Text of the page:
John Carroll of Microsoft posted an article critical of free software called “Richard Stallman the creationist” here. I left a comment:
John identifies ethical principles with religion. To disparage ethical principles (in this case, the principles of the free software movement) by identifying them with religion is not only inaccurate but tantamount to a blanket rejection of all ethics, deduced from a blanket rejection of all religion. One premise of his article is total amorality.
John implies that free software means business must be forsaken, despite evidence proving otherwise. True, if it were a choice between doing business and ethics, we would choose ethics. But fortunately, software freedom and business is a match. The only obstacle to a global and flourishing free software economy is proprietary software itself.
We are against proprietary software because it contravenes community. Surely John understands the difference between concern for users’ freedom and hatred toward them. Unfortunately, he fails to apply that understanding when stating that we “hate” Mac users.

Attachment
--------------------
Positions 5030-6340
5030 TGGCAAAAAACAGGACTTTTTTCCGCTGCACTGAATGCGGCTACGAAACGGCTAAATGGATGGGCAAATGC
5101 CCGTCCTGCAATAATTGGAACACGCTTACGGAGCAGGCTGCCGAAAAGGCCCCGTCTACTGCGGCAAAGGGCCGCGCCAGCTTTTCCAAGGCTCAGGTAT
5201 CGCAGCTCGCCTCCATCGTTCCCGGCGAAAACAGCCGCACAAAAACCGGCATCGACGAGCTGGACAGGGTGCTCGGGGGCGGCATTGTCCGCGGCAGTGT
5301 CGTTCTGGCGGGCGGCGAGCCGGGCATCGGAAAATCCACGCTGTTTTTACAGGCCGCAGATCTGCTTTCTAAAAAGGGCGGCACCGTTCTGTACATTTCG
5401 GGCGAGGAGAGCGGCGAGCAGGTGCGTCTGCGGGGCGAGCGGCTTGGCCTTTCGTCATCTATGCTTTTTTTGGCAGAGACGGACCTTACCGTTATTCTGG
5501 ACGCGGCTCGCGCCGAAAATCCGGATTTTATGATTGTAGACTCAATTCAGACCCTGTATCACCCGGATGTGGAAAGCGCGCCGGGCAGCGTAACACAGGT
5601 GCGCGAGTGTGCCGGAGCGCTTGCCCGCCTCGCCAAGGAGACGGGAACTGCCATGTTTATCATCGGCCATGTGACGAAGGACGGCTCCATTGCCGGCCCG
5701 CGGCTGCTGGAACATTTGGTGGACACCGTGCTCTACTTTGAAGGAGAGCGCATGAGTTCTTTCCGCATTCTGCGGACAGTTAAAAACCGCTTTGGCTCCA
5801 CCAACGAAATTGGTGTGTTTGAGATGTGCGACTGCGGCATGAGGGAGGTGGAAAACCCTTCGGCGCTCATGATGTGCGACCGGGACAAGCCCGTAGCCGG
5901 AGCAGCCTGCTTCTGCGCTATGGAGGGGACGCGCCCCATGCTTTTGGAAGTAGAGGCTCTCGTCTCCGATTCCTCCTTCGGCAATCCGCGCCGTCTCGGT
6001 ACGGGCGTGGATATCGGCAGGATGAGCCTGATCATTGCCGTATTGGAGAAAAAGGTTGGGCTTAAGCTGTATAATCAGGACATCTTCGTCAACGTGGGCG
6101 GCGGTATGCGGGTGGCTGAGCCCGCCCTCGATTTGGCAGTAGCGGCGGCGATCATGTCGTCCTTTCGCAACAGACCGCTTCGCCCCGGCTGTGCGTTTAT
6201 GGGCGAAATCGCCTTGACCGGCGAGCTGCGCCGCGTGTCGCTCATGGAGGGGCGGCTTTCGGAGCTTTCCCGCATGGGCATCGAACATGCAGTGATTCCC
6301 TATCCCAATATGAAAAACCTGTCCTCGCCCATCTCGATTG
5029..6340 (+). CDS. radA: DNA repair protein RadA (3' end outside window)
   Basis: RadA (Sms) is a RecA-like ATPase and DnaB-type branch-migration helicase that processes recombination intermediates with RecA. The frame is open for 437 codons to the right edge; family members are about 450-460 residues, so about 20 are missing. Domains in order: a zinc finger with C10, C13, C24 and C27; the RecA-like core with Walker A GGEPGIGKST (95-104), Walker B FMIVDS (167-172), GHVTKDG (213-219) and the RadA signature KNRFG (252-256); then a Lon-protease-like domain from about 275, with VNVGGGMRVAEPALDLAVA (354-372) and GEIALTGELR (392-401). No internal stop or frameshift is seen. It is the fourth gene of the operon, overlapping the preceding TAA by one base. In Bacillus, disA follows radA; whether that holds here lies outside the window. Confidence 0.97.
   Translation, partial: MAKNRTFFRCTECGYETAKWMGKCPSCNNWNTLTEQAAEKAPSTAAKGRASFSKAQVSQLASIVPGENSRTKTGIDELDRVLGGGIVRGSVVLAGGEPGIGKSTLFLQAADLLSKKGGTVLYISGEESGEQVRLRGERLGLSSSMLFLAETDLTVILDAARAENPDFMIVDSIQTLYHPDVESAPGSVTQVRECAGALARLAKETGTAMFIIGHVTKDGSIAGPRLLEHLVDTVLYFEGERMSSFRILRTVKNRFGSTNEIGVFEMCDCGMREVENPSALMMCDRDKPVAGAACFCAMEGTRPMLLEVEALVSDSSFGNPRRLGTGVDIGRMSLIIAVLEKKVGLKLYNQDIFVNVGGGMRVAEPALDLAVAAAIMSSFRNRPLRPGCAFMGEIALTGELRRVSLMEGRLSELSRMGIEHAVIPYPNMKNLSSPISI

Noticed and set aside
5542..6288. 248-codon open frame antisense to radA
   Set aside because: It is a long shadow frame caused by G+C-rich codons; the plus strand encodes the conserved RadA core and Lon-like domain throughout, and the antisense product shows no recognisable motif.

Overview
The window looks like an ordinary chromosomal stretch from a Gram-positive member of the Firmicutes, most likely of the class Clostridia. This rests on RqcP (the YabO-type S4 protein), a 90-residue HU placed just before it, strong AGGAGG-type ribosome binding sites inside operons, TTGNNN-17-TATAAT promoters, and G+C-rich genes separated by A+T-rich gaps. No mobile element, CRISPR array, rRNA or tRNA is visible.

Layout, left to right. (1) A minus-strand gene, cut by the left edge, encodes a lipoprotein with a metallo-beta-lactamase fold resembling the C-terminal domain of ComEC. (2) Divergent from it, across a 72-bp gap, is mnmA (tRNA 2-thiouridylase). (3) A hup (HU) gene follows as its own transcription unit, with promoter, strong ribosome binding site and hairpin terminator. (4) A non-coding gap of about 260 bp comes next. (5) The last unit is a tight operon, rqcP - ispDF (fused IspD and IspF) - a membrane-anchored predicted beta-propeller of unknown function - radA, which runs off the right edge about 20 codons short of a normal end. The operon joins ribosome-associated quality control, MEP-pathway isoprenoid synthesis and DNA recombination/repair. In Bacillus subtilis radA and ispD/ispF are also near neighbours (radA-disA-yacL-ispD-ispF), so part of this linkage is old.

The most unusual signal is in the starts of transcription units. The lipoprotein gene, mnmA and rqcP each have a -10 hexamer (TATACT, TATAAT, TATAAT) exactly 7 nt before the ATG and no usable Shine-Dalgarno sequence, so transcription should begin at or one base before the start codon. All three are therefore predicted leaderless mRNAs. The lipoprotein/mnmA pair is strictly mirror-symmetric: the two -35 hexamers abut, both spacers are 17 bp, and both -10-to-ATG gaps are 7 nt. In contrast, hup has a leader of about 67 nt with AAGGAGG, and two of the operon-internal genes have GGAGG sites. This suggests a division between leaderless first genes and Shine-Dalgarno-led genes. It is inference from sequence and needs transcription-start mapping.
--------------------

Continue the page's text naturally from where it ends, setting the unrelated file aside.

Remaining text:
And finally, John reveals his disregard for social solidarity, concerns of freedom, and ethical principles by stating, “Computer software is a TOOL, not an issue of human rights.” Yes, software is a tool but unlike say, a hammer, it dictates what you can and can’t do with your computer. To lose control of your computer is to lose control of that which extends one’s own identity and voice. Unlike a hammer, software manipulates one’s data and communicates both privately and publicly with others. Unlike a hammer, software is a constructed set of logical instructions that when free, can be applied to other socially useful software. The qualitative difference between software and typical tools is significant enough to make software freedom an imperative goal.